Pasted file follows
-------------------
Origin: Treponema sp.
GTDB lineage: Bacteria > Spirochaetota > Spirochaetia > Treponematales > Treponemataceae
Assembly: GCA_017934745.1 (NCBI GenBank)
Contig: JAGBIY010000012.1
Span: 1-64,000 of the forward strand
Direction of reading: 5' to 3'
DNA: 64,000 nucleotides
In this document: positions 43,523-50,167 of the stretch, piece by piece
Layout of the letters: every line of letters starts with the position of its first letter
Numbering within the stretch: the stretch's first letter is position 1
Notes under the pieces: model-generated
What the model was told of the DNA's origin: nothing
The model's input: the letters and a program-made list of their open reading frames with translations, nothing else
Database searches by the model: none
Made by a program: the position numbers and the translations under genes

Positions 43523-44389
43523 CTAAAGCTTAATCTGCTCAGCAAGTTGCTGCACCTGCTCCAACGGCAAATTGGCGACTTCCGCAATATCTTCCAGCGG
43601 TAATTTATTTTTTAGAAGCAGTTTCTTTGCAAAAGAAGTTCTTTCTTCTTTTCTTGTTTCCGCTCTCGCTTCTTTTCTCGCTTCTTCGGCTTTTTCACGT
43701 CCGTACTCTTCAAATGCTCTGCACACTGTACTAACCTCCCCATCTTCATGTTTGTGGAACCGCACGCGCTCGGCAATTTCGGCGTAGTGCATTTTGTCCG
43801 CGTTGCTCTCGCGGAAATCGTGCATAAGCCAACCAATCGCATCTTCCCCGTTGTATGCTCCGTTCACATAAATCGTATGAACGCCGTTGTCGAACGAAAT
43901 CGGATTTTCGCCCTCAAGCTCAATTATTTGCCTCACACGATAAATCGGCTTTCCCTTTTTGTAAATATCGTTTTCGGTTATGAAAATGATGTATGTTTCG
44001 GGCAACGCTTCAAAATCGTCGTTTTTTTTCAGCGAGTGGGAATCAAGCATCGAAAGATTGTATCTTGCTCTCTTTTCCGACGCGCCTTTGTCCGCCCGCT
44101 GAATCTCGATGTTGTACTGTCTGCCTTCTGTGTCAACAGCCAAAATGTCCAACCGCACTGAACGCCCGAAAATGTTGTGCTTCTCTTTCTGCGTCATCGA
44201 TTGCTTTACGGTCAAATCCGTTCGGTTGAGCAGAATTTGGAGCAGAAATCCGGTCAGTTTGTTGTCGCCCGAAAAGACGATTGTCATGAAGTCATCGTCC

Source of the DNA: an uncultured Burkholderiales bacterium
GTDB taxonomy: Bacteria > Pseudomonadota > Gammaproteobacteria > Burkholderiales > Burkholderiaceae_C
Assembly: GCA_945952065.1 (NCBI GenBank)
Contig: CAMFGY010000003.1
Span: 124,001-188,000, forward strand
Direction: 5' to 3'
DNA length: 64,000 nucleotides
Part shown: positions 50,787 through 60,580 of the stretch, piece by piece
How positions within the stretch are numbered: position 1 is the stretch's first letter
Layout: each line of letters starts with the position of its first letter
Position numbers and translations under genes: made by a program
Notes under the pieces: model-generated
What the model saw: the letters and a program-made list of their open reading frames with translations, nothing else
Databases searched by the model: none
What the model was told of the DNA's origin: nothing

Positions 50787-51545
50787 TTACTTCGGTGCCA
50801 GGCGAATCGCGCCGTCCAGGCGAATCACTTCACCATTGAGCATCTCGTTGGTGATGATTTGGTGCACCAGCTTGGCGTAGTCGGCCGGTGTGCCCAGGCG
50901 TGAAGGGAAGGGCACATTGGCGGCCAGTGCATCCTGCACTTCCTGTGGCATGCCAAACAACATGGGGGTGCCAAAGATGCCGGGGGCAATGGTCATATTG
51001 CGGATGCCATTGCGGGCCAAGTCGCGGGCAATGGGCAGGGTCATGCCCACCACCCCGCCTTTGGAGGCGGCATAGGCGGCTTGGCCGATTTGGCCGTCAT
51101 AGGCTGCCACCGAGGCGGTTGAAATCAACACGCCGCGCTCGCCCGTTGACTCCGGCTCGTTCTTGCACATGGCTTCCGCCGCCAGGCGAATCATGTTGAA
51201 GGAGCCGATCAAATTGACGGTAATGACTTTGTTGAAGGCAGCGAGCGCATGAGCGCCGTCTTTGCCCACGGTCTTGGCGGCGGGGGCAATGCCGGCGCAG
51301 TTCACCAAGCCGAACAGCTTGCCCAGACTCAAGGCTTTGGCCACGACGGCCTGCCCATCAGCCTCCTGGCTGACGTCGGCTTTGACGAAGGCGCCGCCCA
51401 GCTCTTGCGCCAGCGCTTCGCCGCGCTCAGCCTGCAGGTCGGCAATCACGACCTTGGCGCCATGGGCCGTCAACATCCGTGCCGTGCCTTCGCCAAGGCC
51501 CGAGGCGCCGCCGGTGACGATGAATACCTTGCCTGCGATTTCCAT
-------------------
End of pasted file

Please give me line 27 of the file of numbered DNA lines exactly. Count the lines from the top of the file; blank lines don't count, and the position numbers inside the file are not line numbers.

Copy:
Assembly: GCA_945952065.1 (NCBI GenBank)